- A simple mind-set: Bryant points out that leaders want presentations that are brief and to-the-point, that people “place a greater premium on the ability to synthesize, connect dots in new ways and ask simple questions that lead to untapped opportunities.” As Faculty Advisers, we can promote this by helping our officers run effective and efficient meetings and by helping keep meetings on task. Learning how to do these types of presentations is an art form and the more practice our students can get the better they will be.
- Fearlessness: Bryant talks in terms here about CEOs being “unafraid of situations where there is not a roadmap or compass.” Helping our students have the confidence to use their instincts will help them dramatically with their critical thinking and confidence. If they’re going to make mistakes, the schoolhouse is the place to do it. Going into the business world knowing they can enter uncharted territory and survive will put them miles ahead of the competition, not to mention the boost to their confidence!
Anyway…that’s my take. I’d be interested in your thoughts.
I can’t believe it’s been more than a month since my last post! This summer has been a lot more hectic than I ever thought it would be, but the quest to grow leaders take a summer vacation.
With Amy Bishop’s (Forum editor) help I’m starting a column titled “Advice on advisers.” It will first appear in the Fall and in that inaugural column I try to give students a little perspective on the life of an academic. I wanted them to understand the sometimes intense pressure advisers are under to perform in research, teaching and to a lesser degree, service. I also encourage the students to stop and say “Thank you” every once in awhile.
But as I wrote that article I began thinking about what I’m doing to help my students understand the demands on my time. I certainly don’t want to come across as a whiner, complaining about how hard I have to work and how I had to walk to school barefoot…uphill both ways! But I think it’s OK to let them know what you’re up to now and again.
I think it’s healthy for them to see how busy you are…as long as you don’t try and get any martyr points out of the deal. It helps put what they’re doing into perspective. It also helps them understand why you aren’t always able to get back to them immediately or why PRSSA might not be the highest priority at the moment. Ideally, you’re also modeling proper work/life balance (an area with which I have a great deal of trouble).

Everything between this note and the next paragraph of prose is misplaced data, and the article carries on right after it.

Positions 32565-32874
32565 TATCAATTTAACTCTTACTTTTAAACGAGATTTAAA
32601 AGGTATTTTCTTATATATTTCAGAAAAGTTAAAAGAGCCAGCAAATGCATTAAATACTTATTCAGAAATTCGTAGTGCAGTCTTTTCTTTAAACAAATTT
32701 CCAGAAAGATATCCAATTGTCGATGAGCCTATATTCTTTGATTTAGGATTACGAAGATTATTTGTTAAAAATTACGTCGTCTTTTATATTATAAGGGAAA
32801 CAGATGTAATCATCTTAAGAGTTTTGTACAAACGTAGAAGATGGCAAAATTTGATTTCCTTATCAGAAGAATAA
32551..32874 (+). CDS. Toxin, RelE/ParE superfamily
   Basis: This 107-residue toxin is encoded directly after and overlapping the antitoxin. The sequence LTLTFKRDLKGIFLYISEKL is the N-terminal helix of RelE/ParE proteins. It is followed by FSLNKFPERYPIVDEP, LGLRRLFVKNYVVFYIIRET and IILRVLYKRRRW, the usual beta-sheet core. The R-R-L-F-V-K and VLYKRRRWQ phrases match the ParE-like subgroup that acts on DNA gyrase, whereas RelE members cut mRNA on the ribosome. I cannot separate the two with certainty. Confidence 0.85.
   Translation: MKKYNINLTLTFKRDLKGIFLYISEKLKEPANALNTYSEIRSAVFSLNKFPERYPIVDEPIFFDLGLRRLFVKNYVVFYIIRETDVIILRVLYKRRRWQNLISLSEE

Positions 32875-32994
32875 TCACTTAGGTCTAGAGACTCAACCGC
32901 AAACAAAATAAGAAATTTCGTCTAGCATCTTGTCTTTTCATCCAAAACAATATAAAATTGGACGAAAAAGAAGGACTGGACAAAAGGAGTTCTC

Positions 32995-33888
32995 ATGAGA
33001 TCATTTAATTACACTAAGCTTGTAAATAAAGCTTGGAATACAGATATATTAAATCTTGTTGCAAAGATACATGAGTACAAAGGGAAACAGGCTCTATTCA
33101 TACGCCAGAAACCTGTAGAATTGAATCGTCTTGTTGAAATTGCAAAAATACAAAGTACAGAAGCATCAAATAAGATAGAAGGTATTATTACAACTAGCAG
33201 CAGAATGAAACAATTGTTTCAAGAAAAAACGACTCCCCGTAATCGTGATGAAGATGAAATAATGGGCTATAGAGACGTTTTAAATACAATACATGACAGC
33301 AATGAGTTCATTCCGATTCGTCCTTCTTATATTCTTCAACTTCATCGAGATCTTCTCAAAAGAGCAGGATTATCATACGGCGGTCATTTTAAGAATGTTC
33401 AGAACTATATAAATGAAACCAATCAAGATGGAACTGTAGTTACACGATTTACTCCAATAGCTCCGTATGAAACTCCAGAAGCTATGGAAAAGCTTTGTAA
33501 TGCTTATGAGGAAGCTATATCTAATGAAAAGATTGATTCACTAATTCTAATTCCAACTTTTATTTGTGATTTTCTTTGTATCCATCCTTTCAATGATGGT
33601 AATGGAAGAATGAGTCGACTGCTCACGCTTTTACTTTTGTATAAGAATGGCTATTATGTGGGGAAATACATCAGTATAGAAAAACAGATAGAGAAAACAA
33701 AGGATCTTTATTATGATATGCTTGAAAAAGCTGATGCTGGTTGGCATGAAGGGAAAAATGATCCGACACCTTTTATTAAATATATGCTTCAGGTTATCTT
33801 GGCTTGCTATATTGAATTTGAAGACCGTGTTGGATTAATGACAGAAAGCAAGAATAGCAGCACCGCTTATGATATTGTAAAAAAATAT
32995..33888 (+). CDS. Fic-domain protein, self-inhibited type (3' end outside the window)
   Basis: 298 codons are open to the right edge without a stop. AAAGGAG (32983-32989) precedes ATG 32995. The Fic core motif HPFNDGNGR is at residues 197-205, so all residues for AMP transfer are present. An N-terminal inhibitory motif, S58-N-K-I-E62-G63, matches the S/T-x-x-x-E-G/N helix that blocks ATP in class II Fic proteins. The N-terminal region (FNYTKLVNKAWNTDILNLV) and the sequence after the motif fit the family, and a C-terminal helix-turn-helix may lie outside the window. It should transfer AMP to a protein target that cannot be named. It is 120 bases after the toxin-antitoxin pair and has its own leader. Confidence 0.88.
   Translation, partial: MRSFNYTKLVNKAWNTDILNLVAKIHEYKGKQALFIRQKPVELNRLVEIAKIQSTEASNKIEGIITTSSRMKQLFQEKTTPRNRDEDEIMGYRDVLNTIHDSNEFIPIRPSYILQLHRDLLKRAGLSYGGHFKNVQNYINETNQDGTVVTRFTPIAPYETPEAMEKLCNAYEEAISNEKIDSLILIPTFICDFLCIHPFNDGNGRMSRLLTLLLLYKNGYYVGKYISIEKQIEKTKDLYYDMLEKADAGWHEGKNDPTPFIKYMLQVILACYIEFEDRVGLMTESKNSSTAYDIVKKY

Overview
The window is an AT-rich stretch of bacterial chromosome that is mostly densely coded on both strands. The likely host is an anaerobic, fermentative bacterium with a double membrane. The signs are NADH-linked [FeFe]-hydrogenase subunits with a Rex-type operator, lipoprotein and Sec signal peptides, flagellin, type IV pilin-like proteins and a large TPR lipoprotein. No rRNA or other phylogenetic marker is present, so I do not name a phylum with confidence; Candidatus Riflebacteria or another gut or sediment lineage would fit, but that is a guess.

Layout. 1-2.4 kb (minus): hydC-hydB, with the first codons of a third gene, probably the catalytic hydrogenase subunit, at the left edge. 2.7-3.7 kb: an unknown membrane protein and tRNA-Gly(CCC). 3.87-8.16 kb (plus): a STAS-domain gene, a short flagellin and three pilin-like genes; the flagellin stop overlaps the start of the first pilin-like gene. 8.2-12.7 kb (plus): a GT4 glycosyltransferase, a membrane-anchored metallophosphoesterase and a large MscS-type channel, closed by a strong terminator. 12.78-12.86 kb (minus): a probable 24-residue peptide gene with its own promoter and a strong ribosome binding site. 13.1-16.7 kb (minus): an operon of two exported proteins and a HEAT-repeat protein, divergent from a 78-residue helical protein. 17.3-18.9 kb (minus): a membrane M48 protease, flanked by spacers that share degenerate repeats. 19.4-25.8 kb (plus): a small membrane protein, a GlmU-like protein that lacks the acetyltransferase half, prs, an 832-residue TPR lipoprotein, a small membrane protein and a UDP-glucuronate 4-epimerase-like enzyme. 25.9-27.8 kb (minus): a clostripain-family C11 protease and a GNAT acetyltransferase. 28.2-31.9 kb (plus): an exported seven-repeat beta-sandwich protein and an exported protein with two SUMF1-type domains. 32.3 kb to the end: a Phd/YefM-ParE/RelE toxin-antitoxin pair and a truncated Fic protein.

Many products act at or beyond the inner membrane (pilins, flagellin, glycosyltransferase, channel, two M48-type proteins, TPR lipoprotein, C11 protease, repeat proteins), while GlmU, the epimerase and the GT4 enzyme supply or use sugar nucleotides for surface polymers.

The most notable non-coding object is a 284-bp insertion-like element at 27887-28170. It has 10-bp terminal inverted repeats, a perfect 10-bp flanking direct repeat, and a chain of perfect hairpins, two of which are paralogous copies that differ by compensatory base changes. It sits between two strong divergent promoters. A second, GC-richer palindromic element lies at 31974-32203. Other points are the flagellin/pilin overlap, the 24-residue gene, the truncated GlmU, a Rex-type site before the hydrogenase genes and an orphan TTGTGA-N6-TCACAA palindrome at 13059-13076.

Finally, a little bit of encouragement goes a long way. I tell my students to focus on two things: Passion and confidence. If they are passionate about what they’re doing and have confidence in their abilities, they’ll go far. This approach has often been exactly the kind of encouragement my students have needed. The results have usually been well worth the effort!
I don’t have any research to prove it, but in my experience showing up is 90 percent of being an outstanding faculty adviser! The support you demonstrate by physically being there is incalculable. Showing up doesn’t really require an preparation (except perhaps to schedule a babysitter or find somebody to watch the dog). Yet the return on that meager investment of time and attention will reward you for years to come! I think our most important job is to grow leaders, but you can’t do that effectively without engaging. But don’t take my word for it…just show up for the first couple of meetings for the year and see what happens to the motivation and enthusiasm of your chapter’s members!
A number of the top professionals in our profession have been extremely generous with their time and are joining the Lindsey + Asp Leadership Academy students to talk about topics of interest in public relations. You can watch them live every Thursday at 10:00 a.m. CDT on the Speaker Series http://gaylord.ou.edu/live/landa.html. If you can’t see them live, check out the archive at the same URL.
Lindsey + Asp is the student-operated advertising and public relations agency in the Gaylord College of Journalism and Mass Communication at the University of Oklahoma. This summer, we’re trying a new concept; a leadership academy for a select few students. We’re discussing not only topics of interest, but drilling down into agency management and leadership and working on client projects that need to be continued over the summer. These students will then become the account leads for our more significant clients in the fall.
As you know, the deadline for the Hall of Fame award has been extended to June 30. Each of us is in a great position to recognize those individuals who provide (or should provide) a valuable service and perspective to our students…our professional advisers! It’s simple to do; complete the application on the PRSSA website, send a letter of recommendation and a copy of your nominee’s resume. The simple process of nominating your professional adviser says a world about what you think of them. In my experience, they will redouble their efforts to help your students, so don’t wait. Please don’t wait.
“Whattyagonnado?” It was the only English my neighbor in Gaeta, Italy knew. It aptly describes why I’m here and what I’m trying to do with this blog.
I took over as the PRSSA National Faculty Adviser on June 1, 2011. My predecessor, Dr. Julie Henderson, had told me she wished she’d been able to do more outreach to faculty advisers during her term of office, so I wanted to send a note to all the advisers introducing myself. Great idea, but it ended up being short on execution. You see…the PRSSA Faculty Adviser listserv wasn’t functioning properly and I hated the thought of always having to ask Jeneen or Amy at Headquarters to post stuff for me.
So, while talking with several chapter presidents at the 2011 PRSSA Leadership Rally, I struck upon the idea of creating a blog that could become my primary method of keeping in touch with faculty advisers everywhere. My ultimate hope is this blog will take off and become a forum for best practices, tips, suggestions and lessons learned.
I’m no expert, certainly, though I have learned a lot from my mentors and the school of hard knocks about how to motivate students and build a successful chapter. Moreover, if I’m able to realize my dream for this site, others will jump in with their own input, ultimately making this a rich resource for advisers new and experienced.
I hope you’ll join me in this endeavor, for in my mind, there is no more important responsibility for a public relations educator than to grow the future leaders of our profession!